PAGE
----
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Summer Camp Exposes Kids to New Interests and Experiences

Summer Camp Exposes Kids to New Interests and Experiences

The benefits of summer camp, and how sending kids to summer camp help them form new interests, gain new experiences, and learn new skills.

Camp can be many things for kids. It’s a place to have fun, of course, but it offers so much more—new friendships, new interests, new challenges—more new experiences than you can shake a hiking stick at. Whether time at camp is spent underwater, in the kitchen, or even in the infirmary (but hopefully not!), the experience is valuable. New experiences lead to new passions and new skills. When you rave about your child’s new talent, you can be proud to say, “They did it at camp!”


Conquering Fears

Though it can be hard to believe, not all children are immediately thrilled at the prospect of camp. It can be scary to imagine time away from home, in a new environment with strange people, schedules, and expectations. Amy Oztan, a Brooklyn mother of two, began sending her children to camp at age 5. They loved day camp, but the idea of sleepaway camp loomed large and intimidating. Jake, almost 10, was anti-overnight camp. Oztan went with a tough love approach to convince him. “We knew that we only had a small window left to make it happen, or else he would be scared to go away forever,” she said. “So I just said, ‘You’re going. You’ll have a great time.’” When Oztan picked the kids up after the week was over, her son was begging for a longer stay next summer.

girl swimming underwater

Whether it’s diving into the pool or learning to swim underwater, developing new water skills is one of the more common kid accomplishments from summer camp.

Developing an Adventurous Spirit

Kids who really dive in—literally—to the camp experience can get a lot out of it. Both of Oztan’s children learned how to swim at day camp. Westchester resident Debbie Skolnik’s two daughters each learned how to dive off of a diving board, a skill Skolnik herself hasn’t mastered. Kathy Cataldo, a West Babylon mother of four, is a leader of a local Girl Scout troop and helps out each summer at Scout camp. Her youngest son Sal loves the Boy Scout camp experience and, as a leader, Cataldo has the opportunity to observe him at his small-boat sailing, movie-making best. She was apprehensive, however, when he wanted to attempt the camp’s mile swim; though Sal was comfortable in the water, he hadn’t done much strenuous swimming due to his asthma. And yet, victory! Cataldo witnessed her son emerge from the lake victorious, exhausted but proud, after completing the swim.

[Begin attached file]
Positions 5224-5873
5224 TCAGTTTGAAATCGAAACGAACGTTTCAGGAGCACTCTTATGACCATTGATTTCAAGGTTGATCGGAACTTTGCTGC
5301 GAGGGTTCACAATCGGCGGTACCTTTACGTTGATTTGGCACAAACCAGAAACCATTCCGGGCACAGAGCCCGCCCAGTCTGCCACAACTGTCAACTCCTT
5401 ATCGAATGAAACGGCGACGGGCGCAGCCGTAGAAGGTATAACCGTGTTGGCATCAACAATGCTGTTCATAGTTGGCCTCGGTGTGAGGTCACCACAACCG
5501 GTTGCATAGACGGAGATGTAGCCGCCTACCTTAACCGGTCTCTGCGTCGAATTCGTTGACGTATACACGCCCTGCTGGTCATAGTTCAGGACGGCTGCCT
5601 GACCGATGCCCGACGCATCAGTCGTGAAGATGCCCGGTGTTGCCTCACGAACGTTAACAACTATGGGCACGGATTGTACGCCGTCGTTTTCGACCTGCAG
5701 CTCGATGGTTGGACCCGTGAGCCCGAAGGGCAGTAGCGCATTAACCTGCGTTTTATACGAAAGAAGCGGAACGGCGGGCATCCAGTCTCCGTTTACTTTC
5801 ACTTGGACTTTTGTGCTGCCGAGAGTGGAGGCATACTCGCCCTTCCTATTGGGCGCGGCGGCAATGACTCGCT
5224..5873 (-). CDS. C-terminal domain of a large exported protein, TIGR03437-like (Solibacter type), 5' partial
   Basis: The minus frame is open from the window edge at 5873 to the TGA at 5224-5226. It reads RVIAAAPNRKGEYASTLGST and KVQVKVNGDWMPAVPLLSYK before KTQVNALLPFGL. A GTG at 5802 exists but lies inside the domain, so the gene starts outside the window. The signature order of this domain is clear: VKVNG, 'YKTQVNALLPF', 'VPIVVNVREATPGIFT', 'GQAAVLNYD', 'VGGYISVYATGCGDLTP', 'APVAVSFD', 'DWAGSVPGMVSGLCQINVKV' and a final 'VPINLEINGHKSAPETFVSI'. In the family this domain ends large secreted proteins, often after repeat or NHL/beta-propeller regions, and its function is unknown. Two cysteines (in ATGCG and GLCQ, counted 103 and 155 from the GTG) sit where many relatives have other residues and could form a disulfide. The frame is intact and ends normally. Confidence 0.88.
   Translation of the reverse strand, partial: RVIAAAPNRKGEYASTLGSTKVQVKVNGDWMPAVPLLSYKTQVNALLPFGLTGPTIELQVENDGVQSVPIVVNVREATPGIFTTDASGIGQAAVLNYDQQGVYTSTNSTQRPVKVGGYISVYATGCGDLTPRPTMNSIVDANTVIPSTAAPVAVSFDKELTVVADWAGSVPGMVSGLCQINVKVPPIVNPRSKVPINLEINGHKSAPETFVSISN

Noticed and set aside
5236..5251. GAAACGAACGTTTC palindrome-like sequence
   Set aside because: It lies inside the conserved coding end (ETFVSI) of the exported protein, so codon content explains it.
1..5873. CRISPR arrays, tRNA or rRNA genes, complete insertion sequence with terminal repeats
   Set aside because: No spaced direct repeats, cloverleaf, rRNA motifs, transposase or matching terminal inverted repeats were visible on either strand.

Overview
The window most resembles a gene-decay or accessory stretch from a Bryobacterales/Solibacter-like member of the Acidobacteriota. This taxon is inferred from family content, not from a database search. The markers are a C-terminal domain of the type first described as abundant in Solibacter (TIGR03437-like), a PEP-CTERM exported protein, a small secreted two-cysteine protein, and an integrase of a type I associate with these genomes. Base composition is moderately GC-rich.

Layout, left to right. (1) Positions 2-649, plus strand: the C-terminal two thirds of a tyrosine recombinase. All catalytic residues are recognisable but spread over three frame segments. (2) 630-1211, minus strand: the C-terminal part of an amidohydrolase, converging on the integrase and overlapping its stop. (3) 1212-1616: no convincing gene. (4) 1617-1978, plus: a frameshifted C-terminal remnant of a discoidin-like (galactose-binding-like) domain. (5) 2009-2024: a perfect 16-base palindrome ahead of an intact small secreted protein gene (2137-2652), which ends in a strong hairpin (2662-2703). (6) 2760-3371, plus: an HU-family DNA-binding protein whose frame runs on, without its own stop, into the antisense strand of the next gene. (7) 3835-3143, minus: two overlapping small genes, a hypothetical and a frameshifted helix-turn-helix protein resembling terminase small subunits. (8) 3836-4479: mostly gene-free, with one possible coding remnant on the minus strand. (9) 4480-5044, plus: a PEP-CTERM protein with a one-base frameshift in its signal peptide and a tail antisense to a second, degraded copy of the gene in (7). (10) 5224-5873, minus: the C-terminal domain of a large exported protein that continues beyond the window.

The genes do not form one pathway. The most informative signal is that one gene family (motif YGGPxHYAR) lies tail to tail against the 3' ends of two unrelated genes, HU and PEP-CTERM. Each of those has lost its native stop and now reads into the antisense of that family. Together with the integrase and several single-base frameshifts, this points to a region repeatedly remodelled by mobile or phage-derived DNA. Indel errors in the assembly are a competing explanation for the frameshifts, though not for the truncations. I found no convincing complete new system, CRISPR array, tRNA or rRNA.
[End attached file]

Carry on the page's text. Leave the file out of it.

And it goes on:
Toughing it Out

Of course, things can go wrong at camp, too. Manhattan mom Jennifer Geddes was frantic when she received a phone call that her elder daughter Isabel had come down with strep throat. Not about to miss out on her camp experience, Isabel rolled with it—after medication and a night spent in the infirmary, she went right back to her canvas tent.


Expanding the Social Circle

The best experiences at camp sometimes have nothing to do with the curriculum. Skolnik’s youngest daughter Genie, 10 at summer camp last year, built more than model rockets and working robots—she built a friendship with a fellow camper with disabilities. “She learned how to interact well with differently-abled kids,” Skolnik says. Diagnosed with scoliosis at a young age, Genie wears a back brace under her clothes, but had never known another child with any sort of apparatus. Genie helped her friend with a walker navigate the camp, and the two girls adored each other.


Gaining Confidence

Along with teaching children how to braid friendship bracelets and sing songs, camp can instill confidence. Last summer, at age 10 Oztan’s daughter Fiona was the only camper from the junior camp chosen for a role in the camp production of You’re a Good Man Charlie Brown, and she was “thrilled to be on stage with the big kids,” Oztan says.

One of the youngest kids in the science program at camp, Genie won a contest to design the fastest solar-powered car. “I remember one morning getting woken up on a weekend, and she said ‘Mommy, I can’t solder the wire just right on this thing that I’m building.’ I can’t believe she woke me up, the English major, when her father, an engineer, was in the other room,” Skolnik recalls. Skolnik’s elder daughter Clara, 13 last summer, developed confidence as a chef, and even makes the family dinner at home sometimes.


Also see:

How Camp Helps Kids Form Connection with Nature

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